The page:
This summer, the U.S. Treasury Department received a petition from the financial industry asking for the removal of Asia World Port Management from the department’s sanctions list for Myanmar. The company operates Myanmar’s largest port. The U.S. deems its parent company, Asia World, as one of Myanmar’s past military government cronies, and banned U.S. companies from using the port, making operations there difficult.
Isolated from the international community, the military government increased its dependence on China for economic and diplomatic purposes. In the spring of 2011, however, newly appointed President Thein Sein began to distance the country from China. The president froze a large-scale, China-led dam building project, while reaping the benefits of pushing the country toward democracy. The West reacted by lifting economic sanctions, allowing Myanmar’s return to the international community.
With the Nov. 8 general election increasingly looking like a landslide victory for Aung San Suu Kyi’s National League for Democracy, five decades of military rule will come to an end.
“These elections were an important step forward,” said U.S. Secretary of State John Kerry, adding that “the United States remains committed to supporting the people of Burma.” Washington’s stance on Myanmar is seen as one of the more positive elements of U.S. foreign policy during President Barack Obama’s time in the White House. The U.S. now appears set to reduce or lift the remaining sanctions in a bid to increase economic support for Myanmar and help realize U.S. economic interests there.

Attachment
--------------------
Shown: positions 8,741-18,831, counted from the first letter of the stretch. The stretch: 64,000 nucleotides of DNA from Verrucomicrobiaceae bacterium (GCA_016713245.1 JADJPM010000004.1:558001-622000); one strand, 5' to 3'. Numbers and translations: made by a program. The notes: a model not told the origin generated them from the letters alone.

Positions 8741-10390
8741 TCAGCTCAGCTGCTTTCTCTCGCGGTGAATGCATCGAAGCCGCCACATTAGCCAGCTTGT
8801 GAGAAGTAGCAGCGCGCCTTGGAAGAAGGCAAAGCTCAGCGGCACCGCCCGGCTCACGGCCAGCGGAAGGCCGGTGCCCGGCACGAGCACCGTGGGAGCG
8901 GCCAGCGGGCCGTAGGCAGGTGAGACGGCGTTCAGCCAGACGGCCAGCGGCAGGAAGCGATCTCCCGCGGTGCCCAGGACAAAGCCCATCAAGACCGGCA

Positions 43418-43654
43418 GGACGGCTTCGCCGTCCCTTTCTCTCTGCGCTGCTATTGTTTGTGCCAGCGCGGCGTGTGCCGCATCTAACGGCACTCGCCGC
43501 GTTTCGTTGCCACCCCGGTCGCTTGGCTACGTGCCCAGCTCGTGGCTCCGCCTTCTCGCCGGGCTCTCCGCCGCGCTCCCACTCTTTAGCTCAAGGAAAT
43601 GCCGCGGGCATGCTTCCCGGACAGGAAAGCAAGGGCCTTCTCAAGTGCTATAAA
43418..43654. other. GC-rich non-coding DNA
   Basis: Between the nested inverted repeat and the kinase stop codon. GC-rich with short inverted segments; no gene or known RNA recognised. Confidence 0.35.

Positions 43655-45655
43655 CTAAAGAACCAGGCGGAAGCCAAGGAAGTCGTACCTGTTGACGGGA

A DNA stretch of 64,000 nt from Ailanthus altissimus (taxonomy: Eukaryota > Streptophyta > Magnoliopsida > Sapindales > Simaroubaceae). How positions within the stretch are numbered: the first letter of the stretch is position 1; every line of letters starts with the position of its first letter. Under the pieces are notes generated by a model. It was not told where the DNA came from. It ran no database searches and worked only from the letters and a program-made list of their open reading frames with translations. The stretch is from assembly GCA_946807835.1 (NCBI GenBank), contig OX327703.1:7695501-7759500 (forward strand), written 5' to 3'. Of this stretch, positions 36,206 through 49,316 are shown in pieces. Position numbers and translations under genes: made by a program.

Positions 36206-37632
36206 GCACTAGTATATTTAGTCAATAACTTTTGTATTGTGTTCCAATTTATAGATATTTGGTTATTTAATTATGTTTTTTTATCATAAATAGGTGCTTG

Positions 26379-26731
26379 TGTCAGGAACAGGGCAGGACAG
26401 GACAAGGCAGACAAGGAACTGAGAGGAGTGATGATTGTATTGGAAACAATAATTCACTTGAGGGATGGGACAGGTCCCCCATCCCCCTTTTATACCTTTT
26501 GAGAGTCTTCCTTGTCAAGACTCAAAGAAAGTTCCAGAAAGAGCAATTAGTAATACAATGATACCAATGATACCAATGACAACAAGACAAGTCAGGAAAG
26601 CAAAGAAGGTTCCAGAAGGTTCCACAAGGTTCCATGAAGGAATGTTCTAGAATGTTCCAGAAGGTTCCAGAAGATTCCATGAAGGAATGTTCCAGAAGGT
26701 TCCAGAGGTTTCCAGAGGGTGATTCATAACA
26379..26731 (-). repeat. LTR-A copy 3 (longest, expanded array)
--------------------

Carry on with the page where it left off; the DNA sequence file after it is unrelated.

The U.S. and Europe have been staunch supporters of Suu Kyi since the time she spent under house arrest. But things may not always go to plan.
In a historic meeting with Chinese President Xi Jinping on June 11 at the Great Hall of the People in Beijing, Suu Kyi expressed hopes for stronger ties between her party and the Chinese Communist Party. Yet China was not high on Suu Kyi’s list of countries she planned to visit after winning a parliamentary seat in 2012. After visiting the U.S. and a number of European and Asian countries, Suu Kyi finally arrived in Beijing, just five months before Sunday’s general election. China, for its part, put on an unusually elaborate welcome for an opposition leader.
With China having a questionable human rights record, much like Myanmar’s past military government, few expected Suu Kyi to go near Beijing.
When she did, many international human rights groups expected Suu Kyi to call on Xi to help China’s Nobel Peace laureate Liu Xiaobo, who has been jailed for his human rights activities, but no mention of the issue was made during the meeting.
Suu Kyi’s belated approach to China at the risk of attracting criticism now seems a pragmatic decision from a politician vying for support in the runup to the election. Last month, Suu Kyi told Indian journalists that Myanmar was “one of the first countries in the world to recognize the Communist government of China.” The relationship with China “will be good” if she comes to power, she was also quoted as saying.
Surrounded by China, India and the other Southeast Asian nations, in an area with a combined population of over 3 billion, Myanmar’s position makes it a crucial geopolitical hub. In 2013, China opened an oil and natural gas pipeline bridging its inland with Myanmar’s Indian Ocean coast. India is working to build a cross-border highway into Myanmar.
Source: Nikkei Asian Review